3. How can you obtain overseas users? How to open the international market is an unavoidable topic for open-source projects in the infrastructure field to achieve real success. On the one hand, the project should focus on the forefront of the field, maintain the advanced nature of technology, listen to the usage scenarios and habits of foreign users, and make a keen judgment on the development trend of technology. On the other hand, the core team of KubeVela is all based in China. It has overcome many objective difficulties (including time difference, language, and culture). It has insisted on holding community meetings at relatively appropriate times in North America and continuously advertising at various overseas conferences (such as KubeCon). Documents and articles are published in Chinese and English. At the same time, it actively answers questions in Slack and Issue to meet the needs of foreign users that want peer-to-peer communications. This requires project maintainers to have strong comprehensive strength and passion. The team is actively cultivating overseas contributors. With the continuous prosperity of the KubeVela ecosystem, corporate partners (such as Napptive and Guidewire) are joining the community to assume the responsibility of project maintenance.

Figure 5: OAM/KubeVela Community Meetings Abroad Rain or Shine

Ecological Construction and Community Operation

Finally, let"s talk about community ecosystem. Building a good open-source project is not the same as building cutting-edge technology. It is more like building a good product in the target field. In addition to polishing product features, we need to get more developers' recognition and participation through the continuous operation of the project and community governance. Developers need to form a consensus on KubeVela and actively join and participate in the collaboration to achieve this goal.

KubeVela was created in the OAM community and is the first project to implement the application-centric design concept. Therefore, in the early stage, we must first let everyone understand the idea of OAM before they have the will to understand what KubeVela is. We have done a lot of advertising and jointly released the industry's first cloud-native technology open course with CNCF to introduce how OAM's application-centric concept solves application development problems in the cloud-native era, which has won the resonance of many developers. In May 2021, Alibaba Cloud released the industry's first cloud computing open architecture standard with OAM as the core with China Academy of Information and Communications Technology (CAICT), which turned OAM into a reality and played a key role in the development of KubeVela.

To keep the community alive, KubeVela officially joined CNCF in July 2021, and the project audience was expanded to the world. We have invested a lot of energy in overseas operations, including holding community meetings with ecological partners (such as CNCF TAG App Delivery, Argo, FluxCD, Prometheus, and K3s) and creating team accounts in mainstream overseas developer communities. Gradually, our influence has penetrated North America, Japan, Spain, the United Kingdom, and other countries. In order to make the surrounding ecology flourish so the project can be widely spread in a larger field, we have specially established an addon system so developers in the community can integrate ecological projects and easily make them into an addon package with versions, unified warehouses, discoverability, distribution, and one-click installation.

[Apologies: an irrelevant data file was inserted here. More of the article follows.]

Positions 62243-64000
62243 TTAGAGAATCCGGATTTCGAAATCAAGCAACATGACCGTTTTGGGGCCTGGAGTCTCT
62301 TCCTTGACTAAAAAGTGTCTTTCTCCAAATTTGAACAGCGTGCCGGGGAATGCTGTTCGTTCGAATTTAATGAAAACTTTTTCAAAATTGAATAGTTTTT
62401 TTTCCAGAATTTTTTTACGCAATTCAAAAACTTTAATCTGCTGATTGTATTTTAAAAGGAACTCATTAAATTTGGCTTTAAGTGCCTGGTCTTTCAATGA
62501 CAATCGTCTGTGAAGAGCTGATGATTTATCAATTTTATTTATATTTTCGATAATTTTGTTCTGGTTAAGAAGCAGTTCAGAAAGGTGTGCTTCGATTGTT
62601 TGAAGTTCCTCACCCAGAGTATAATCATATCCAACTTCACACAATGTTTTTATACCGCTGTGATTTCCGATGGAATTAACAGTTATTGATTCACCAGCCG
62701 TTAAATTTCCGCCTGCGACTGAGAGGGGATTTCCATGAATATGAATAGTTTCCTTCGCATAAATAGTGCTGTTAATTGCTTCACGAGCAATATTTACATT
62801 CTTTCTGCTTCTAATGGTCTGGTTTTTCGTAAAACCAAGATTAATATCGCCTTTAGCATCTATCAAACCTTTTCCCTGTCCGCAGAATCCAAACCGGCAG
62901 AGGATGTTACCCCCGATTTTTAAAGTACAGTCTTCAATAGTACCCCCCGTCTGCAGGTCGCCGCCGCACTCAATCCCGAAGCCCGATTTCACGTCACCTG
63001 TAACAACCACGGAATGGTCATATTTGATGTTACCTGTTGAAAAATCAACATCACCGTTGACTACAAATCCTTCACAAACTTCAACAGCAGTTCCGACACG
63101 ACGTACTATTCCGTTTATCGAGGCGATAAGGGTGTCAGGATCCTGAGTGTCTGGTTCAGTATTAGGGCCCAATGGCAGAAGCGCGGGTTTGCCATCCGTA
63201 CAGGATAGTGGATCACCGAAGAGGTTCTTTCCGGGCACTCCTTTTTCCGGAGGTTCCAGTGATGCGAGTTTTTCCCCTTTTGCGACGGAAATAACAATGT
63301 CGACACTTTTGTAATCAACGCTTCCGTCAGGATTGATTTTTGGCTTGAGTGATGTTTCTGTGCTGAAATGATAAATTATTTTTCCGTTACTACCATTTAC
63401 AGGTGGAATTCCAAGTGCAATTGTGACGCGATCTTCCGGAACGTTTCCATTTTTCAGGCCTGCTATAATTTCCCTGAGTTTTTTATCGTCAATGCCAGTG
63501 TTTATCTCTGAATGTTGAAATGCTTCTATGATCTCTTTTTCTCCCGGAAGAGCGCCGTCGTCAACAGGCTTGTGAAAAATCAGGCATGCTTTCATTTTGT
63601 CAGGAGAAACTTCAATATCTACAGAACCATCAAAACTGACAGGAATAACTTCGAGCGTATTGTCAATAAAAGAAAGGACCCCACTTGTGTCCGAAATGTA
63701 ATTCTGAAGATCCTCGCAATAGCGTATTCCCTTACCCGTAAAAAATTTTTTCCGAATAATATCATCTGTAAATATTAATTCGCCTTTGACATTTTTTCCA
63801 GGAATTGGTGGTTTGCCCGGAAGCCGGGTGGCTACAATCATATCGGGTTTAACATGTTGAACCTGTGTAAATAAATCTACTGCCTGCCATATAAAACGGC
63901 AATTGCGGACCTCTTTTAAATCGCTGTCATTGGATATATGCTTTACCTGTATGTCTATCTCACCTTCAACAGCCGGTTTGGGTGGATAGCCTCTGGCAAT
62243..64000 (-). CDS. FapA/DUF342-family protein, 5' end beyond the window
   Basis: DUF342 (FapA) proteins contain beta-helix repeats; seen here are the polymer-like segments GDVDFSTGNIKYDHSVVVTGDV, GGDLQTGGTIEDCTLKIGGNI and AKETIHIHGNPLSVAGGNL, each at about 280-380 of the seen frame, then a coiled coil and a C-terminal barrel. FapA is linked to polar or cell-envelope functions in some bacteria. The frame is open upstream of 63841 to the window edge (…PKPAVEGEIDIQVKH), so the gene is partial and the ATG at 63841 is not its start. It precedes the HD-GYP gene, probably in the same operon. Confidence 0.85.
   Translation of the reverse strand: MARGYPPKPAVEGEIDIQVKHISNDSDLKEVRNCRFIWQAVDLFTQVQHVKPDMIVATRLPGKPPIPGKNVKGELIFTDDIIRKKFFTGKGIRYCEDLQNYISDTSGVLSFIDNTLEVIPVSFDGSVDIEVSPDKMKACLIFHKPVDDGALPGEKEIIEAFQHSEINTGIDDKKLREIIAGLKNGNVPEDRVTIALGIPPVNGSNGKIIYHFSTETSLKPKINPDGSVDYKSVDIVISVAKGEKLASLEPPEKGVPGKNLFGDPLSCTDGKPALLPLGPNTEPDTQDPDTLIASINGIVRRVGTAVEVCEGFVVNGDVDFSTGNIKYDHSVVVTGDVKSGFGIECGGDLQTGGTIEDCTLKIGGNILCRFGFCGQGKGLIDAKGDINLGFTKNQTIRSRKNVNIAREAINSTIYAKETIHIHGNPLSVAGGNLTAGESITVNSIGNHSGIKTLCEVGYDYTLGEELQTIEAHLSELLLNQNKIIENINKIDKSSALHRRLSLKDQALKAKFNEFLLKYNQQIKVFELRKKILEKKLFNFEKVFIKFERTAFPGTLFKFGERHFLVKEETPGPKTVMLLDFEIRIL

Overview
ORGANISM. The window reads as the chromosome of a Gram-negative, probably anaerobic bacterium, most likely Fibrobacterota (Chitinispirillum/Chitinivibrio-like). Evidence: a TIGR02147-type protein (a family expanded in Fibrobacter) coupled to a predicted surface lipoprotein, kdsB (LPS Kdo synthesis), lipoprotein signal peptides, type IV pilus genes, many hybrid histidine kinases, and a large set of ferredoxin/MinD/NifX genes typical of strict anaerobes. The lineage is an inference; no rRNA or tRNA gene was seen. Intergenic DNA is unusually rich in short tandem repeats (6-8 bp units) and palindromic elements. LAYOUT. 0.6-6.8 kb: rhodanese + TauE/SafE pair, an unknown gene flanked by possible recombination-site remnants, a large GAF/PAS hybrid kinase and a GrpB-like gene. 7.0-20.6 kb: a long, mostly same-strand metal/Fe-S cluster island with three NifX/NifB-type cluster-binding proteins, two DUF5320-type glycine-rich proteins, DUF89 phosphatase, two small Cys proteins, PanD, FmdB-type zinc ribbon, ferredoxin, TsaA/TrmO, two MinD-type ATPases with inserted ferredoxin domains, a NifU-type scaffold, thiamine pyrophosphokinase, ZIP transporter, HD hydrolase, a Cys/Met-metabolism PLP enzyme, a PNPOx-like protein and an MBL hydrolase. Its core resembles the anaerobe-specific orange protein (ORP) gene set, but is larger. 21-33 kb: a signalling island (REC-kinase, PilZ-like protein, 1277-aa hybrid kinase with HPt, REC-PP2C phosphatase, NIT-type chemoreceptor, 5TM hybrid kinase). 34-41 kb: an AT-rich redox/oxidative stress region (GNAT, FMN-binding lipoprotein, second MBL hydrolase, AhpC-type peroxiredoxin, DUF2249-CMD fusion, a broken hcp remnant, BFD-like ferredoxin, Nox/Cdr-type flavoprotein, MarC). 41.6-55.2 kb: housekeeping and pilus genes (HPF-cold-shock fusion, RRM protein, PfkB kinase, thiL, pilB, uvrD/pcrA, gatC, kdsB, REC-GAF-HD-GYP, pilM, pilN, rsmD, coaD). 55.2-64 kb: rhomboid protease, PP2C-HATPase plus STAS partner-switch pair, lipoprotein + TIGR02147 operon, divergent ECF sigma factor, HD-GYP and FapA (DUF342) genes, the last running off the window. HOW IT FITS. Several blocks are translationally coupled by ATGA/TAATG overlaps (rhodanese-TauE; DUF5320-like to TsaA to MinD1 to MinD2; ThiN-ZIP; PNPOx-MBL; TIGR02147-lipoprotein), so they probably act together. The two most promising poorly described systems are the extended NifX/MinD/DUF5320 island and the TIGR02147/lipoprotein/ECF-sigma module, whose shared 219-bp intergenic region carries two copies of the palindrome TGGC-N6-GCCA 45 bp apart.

Figure 6: KubeVela's Addon Ecosystem

KubeVela's technology is advanced, and there are many contributors in the community, but their levels vary. In order to ensure the quality of the project and not discourage the enthusiasm of the contributors, we will respond timely, fully communicate, and give contributors enough respect and patience for each code submission. At the same time, we will actively supplement the developer documentation and systemize the common problems encountered by developers. On the other hand, we have established a perfect promotion mechanism for developers. From the organization's member, reviewer, approver, and finally to the maintainer, there are clear conditions to reach, so developers can have a sense of accomplishment.

Today, KubeVela contributors can be found in more than 70 companies and organizations worldwide. The idea we advocate is that the form of open-source contribution is not only code. One share or one answer is also a contribution to the project. We are also establishing and gradually improving the community promotion model and collaboration mechanism to allow everyone to participate in the community more standardized and efficiently. The KubeVela community is still young, and many things are improving. It is great to have so many friends working together to make the team stronger. We also look forward to more friends joining the KubeVela community to experience the charm of open-source.